How The Hillside Stranglers Were Eventually Caught

Between October 1977 and February 1978, Los Angeles, California, and the surrounding region was terrorized by a serial killer — who preyed on young girls and women. Because most of the victims were strangled, and their bodies were found in the Hollywood hills, the killer was dubbed the Hillside Strangler.

As reported by People, authorities suspected there were actually two Hillside Stranglers, who they believed were working together based on the strength required to move and position the victims' bodies. However, that information was not released to the public prior to the arrests of Kenneth Bianchi and Angelo Buono.

Bianchi and Buono, who were cousins, began their killing spree in October 1977. As reported by Biography, the men dressed as police officers to gain the trust of their victims. Although their first victims were sex workers, they later moved on to kidnapping, raping, and killing middle-class girls and women. Authorities also noted the victims were injected with household cleaners and other chemicals.

The Hillside Stranglers' killing spree ended abruptly in February 1978, when Kenneth Bianchi moved to Washington State to be with his former girlfriend and their son. As reported by ATI, Kenneth Bianchi did not kill again until January 1979. However, he seemed to struggle without his partner and was arrested and charged with murder the following day.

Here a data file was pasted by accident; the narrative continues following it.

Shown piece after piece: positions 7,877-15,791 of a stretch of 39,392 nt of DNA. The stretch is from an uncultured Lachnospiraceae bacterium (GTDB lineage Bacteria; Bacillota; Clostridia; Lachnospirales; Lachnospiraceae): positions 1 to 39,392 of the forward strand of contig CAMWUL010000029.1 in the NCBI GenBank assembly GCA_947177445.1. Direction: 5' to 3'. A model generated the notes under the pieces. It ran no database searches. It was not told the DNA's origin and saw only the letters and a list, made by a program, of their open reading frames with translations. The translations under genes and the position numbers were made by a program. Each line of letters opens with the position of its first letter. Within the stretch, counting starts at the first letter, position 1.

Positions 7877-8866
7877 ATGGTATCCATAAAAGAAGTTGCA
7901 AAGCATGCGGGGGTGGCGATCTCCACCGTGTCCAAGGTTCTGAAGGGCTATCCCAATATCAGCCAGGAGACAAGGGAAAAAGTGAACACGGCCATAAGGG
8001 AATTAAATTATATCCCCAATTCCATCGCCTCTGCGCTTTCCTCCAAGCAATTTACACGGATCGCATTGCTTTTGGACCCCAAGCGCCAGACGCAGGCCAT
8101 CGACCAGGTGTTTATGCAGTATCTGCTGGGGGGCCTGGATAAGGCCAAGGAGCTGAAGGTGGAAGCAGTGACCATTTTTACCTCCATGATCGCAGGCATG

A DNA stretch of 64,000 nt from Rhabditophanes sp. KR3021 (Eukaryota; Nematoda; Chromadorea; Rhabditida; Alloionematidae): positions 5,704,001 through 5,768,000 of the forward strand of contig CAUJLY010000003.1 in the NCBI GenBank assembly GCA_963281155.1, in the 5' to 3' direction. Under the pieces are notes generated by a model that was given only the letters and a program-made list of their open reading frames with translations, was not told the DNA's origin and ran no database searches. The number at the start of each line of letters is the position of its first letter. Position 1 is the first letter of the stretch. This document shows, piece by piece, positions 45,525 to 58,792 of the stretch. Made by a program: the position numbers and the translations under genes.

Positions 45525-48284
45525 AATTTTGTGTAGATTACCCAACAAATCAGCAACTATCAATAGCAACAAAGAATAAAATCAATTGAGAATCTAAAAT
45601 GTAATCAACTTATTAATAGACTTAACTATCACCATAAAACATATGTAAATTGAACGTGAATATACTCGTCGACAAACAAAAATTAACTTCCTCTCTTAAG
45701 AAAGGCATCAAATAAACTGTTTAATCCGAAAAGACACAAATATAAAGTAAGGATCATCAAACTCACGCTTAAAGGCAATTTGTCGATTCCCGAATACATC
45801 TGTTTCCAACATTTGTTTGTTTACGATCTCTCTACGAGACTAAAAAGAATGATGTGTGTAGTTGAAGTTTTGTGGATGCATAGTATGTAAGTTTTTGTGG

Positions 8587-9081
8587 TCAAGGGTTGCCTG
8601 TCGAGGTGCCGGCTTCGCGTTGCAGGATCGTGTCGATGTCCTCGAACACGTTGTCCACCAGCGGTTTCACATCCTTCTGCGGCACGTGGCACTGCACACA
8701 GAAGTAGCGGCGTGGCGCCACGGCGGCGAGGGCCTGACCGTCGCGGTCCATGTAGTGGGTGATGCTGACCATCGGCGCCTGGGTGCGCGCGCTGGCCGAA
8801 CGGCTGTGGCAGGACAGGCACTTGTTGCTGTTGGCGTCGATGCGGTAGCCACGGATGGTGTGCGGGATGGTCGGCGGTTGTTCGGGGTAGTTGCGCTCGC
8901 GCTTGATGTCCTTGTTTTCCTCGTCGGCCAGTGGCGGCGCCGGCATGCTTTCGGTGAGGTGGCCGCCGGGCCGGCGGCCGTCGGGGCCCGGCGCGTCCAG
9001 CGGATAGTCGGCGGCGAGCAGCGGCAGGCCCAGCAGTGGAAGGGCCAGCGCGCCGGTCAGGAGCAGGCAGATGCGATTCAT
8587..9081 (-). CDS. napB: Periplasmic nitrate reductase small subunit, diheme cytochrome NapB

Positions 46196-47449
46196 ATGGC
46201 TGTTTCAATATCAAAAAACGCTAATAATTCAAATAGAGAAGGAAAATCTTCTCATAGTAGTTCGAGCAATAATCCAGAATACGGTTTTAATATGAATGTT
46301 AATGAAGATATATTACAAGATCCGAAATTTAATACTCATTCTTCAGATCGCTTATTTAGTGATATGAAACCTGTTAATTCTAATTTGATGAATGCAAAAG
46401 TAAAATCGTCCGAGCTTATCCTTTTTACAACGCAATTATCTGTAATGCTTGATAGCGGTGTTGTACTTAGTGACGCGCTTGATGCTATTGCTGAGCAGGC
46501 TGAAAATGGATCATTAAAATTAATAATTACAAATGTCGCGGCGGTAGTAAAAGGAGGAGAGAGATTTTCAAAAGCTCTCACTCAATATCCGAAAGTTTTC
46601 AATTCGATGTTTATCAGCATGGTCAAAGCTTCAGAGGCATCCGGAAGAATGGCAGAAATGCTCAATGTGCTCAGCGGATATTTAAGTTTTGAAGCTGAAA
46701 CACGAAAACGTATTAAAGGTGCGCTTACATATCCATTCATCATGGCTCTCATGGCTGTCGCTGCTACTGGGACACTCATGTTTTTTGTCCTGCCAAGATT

As the girls in Washington were killed similarly to those in Los Angeles, Bianchi was immediately suspected of being one of the Hillside Stranglers.

The arrests and convictions of the Hillside Stranglers

As reported by ATI, authorities were further convinced Kenneth Bianchi was one of the Hillside Stranglers when they realized he moved to Washington State at the same time that the murders in Los Angeles abruptly stopped.

Biography reports Kenneth Bianchi admitted killing several women. However, he insisted that he was legally insane. Although it was never proven, or taken seriously by the court, Bianchi claimed he had multiple personality disorder.

Kenneth Bianchi implicated Angelo Buono as his accomplice when he realized he was facing capital punishment. He later made a deal with prosecutors, in which he admitted killing two women in Washington and five women in Los Angeles, per Biography. He further agreed to testify against his cousin in exchange for life in prison as opposed to the death penalty.

Angelo Buono vehemently denied involvement in any of the Hillside Strangler killings. As reported by History, he underlined the fact that no physical evidence tied him to any of the murders. Prosecutors argued that Buono was so meticulous that his fingerprints were not even present in his own home.

Biography reports Kenneth Bianchi was ultimately sentenced to serve six life terms. Angelo Buono was sentenced to life in prison without the possibility of parole. As reported by History, Angelo Buono died in prison on September 21, 2002, at the age of 67. Kenneth Bianchi applied for, and was denied, parole in 2005. He is still alive and remains incarcerated.